In the ninth episode of the tenth series of Doctor Who, the Doctor, Bill, and Nardole travel to Mars when NASA finds a strange message left on the surface. Intrigued? Then it’s time for Mark to watch Doctor Who.
Trigger Warning: For talk of imperialism
It’s been a long time since we’ve seen an Ice Warrior (series 7, I think?), but even then, it was a lone Ice Warrior. I don’t have any experience with them outside of the newer series, so I wonder if there’s stuff I missed that was of importance in “Empress of Mars.” (Like, I admit that I don’t really understand the Alpha Centauri thing? Who is that?)
That being said, I did enjoy this episode. It’s not perfect by any means, as I found that there were some strange holes left in it. But there’s still an interesting critique of imperialism nestled in the script, and Catchlove is the kind of villain that you can despise so fully that it’s fun? Seriously, he’s AWFUL, and I don’t feel bad about his death at all. I have a little more sympathy for Godsacre, and there’s more depth to his character here than I would have expected. But my main problem with “Empress of Mars” is that while the plot itself is pretty cool, the characterization across the board felt lacking. Everyone seemed to be only granted a surface-level examination of who they were. And while that worked splendidly for Catchlove, I found myself wanting so much more from everyone else. Despite that she was on screen often, I can’t say all that much about what Bill’s role was here. She has a couple of decent scenes with the Ice Warrior queen, but what do they tell us about Bill? Or about what she’s feeling? Or how this experience has impacted her? If you remove Bill’s scenes, is this episode any different? I’m not entirely sure.
It’s hard to analyze this, too, because it’s clear the Doctor has a longstanding history with the Ice Warriors. We’re told about their emotional and violent culture, and Capaldi does a fine job communication just how deeply upset he is at the idea of the Ice Warriors coming back. But the weight of this history sits over the whole script, and that made it a little challenging on my end to feel a connection to anything. At least Godsacre had another layer to him, and his journey from cowardice to brave dedication was fascinating. He believed so fully in this idea of himself as a coward that he didn’t even fight back when Catchlove revealed what he’d done.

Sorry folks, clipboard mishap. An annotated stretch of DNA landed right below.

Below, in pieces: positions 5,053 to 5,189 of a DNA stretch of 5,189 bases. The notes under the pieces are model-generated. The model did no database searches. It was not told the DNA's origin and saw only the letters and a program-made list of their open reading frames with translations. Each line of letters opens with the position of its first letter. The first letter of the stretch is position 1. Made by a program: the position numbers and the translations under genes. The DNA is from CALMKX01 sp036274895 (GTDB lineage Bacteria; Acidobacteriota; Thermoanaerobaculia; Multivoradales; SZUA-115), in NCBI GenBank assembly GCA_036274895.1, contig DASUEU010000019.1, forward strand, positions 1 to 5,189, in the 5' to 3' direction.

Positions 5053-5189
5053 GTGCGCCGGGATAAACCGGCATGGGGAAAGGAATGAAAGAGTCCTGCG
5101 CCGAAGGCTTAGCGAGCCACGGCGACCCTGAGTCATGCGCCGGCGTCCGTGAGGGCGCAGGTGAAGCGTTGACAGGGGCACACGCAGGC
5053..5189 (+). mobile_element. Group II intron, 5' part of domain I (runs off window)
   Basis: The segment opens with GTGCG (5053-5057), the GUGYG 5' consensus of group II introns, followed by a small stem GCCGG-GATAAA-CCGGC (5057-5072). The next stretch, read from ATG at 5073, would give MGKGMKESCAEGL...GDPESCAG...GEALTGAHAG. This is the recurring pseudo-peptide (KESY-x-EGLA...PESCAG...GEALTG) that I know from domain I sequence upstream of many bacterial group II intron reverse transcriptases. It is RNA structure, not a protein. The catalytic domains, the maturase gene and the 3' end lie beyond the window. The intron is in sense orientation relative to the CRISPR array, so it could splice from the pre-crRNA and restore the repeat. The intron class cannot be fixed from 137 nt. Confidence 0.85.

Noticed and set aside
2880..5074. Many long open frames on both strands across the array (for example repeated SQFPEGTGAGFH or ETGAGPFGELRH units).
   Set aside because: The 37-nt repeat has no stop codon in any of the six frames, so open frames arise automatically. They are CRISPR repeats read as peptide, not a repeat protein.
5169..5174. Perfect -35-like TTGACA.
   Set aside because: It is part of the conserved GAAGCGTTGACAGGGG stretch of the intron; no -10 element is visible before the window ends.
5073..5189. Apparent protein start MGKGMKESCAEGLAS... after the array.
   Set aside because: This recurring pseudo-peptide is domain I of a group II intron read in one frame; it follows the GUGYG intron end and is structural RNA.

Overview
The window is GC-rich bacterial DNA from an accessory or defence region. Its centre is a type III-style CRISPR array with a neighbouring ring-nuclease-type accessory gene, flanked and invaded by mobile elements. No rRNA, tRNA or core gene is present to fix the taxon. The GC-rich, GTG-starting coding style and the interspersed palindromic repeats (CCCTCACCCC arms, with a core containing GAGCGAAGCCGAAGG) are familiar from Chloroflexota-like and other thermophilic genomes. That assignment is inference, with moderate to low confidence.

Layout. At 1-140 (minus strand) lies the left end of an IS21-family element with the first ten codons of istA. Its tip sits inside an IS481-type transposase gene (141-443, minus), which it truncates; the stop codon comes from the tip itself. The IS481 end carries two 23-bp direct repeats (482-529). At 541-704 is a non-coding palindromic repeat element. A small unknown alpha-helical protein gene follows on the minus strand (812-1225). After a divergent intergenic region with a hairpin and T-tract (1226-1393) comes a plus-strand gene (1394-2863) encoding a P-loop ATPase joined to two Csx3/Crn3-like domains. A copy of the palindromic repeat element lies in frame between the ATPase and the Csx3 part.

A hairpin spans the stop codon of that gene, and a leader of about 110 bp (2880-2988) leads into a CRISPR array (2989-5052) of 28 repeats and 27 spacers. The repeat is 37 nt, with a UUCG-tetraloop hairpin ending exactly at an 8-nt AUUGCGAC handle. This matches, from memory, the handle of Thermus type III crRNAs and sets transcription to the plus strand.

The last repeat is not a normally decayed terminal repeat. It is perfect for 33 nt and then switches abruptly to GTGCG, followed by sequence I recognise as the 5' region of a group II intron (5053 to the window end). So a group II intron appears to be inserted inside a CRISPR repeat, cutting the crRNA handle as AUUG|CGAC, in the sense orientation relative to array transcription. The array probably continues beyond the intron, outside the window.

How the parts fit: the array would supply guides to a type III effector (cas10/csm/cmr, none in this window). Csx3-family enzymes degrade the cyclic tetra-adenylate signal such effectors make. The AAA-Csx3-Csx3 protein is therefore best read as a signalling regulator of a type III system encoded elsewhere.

At the same time, it’s a little hard to sympathize with much of this because these are all imperial soldiers. Gatiss’s script addresses this in part through Catchlove; he’s an easy villain to hate because he’s a perfect scapegoat for the violent nature of imperialism. Catchlove truly believed that as soon as he and the others claimed Mars in the name of the queen, Mars was theirs. There’s a telling line of his where he dismisses the Doctor’s notion that they don’t belong on the planet. His response? This all belongs to the Queen, so of course they belong. It’s an absurd, violent idea, but it fits so well with what that character believes. But what of the others? Godsacre’s transformation relies on him becoming a warrior for someone else. Is there much criticism of what he was doing there in the first place? And what of the motivation of the Ice Warriors? I understand that their slumber, once over, compelled them to re-awaken and reclaim their place on Mars. They are the indigenous species. But what is the next step supposed to be? Are the Ice Warriors alive and well in the future? (Does this provide the explanation for the end of that episode in series 7?) What about NASA discovering the message built by the Doctor, Bill, and Godsacre? The Doctor helped it happen, so what now?
Truthfully, as short as it is, my favorite part of this episode was seeing Missy in the TARDIS. I’m still confused as to why the TARDIS took Nardole back to the Doctor’s office. Did the TARDIS want Nardole to let Missy out? Why does Missy think the Doctor isn’t well? Oh, gods, there’s more here than meets the eye, right? WHAT DOES IT ALL MEAN?
The video for “Empress of Mars” can be downloaded here for $0.99.
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